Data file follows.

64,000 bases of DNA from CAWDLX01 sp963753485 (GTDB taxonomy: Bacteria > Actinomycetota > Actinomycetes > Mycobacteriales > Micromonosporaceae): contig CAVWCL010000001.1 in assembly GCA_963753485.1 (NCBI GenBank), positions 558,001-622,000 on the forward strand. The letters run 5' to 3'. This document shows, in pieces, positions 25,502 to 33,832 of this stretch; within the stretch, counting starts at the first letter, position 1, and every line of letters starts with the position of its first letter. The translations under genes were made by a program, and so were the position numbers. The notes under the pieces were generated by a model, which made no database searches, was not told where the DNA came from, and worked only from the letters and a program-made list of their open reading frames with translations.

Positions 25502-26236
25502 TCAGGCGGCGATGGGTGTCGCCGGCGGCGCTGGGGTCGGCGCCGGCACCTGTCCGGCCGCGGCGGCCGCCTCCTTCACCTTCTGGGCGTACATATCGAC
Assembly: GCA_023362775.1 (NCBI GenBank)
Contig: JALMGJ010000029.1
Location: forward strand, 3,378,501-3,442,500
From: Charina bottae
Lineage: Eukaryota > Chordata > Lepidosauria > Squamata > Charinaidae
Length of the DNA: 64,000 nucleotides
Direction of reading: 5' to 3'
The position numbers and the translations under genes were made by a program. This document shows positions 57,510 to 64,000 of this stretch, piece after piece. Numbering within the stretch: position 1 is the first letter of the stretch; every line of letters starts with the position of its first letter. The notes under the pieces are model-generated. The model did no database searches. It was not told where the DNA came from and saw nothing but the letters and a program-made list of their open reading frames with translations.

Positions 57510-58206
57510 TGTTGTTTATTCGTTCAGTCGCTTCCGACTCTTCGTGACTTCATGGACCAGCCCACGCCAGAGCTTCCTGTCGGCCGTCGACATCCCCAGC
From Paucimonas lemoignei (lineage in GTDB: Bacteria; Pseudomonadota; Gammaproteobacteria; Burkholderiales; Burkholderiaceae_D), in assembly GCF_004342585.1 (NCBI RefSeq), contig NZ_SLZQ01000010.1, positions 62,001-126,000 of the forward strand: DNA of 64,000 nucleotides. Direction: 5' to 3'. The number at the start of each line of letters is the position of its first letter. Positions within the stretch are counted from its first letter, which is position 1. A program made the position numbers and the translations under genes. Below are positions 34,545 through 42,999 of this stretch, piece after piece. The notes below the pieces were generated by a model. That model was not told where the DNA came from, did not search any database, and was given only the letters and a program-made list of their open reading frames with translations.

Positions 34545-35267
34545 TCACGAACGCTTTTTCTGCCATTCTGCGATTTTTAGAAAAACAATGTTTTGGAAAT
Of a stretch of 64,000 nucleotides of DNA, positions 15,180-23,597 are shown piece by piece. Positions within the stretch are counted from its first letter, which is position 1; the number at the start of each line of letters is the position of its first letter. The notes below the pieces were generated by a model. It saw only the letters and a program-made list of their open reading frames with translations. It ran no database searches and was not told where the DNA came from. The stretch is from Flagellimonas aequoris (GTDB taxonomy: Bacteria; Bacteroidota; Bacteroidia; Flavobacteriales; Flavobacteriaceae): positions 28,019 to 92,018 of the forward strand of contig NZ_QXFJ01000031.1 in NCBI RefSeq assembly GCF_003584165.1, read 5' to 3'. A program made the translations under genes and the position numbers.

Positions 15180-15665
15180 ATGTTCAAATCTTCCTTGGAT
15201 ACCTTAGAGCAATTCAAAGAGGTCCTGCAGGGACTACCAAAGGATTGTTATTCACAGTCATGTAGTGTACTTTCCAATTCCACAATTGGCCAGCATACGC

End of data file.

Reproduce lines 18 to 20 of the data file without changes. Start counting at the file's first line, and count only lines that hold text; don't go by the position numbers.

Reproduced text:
Positions 15180-15665
15180 ATGTTCAAATCTTCCTTGGAT
15201 ACCTTAGAGCAATTCAAAGAGGTCCTGCAGGGACTACCAAAGGATTGTTATTCACAGTCATGTAGTGTACTTTCCAATTCCACAATTGGCCAGCATACGC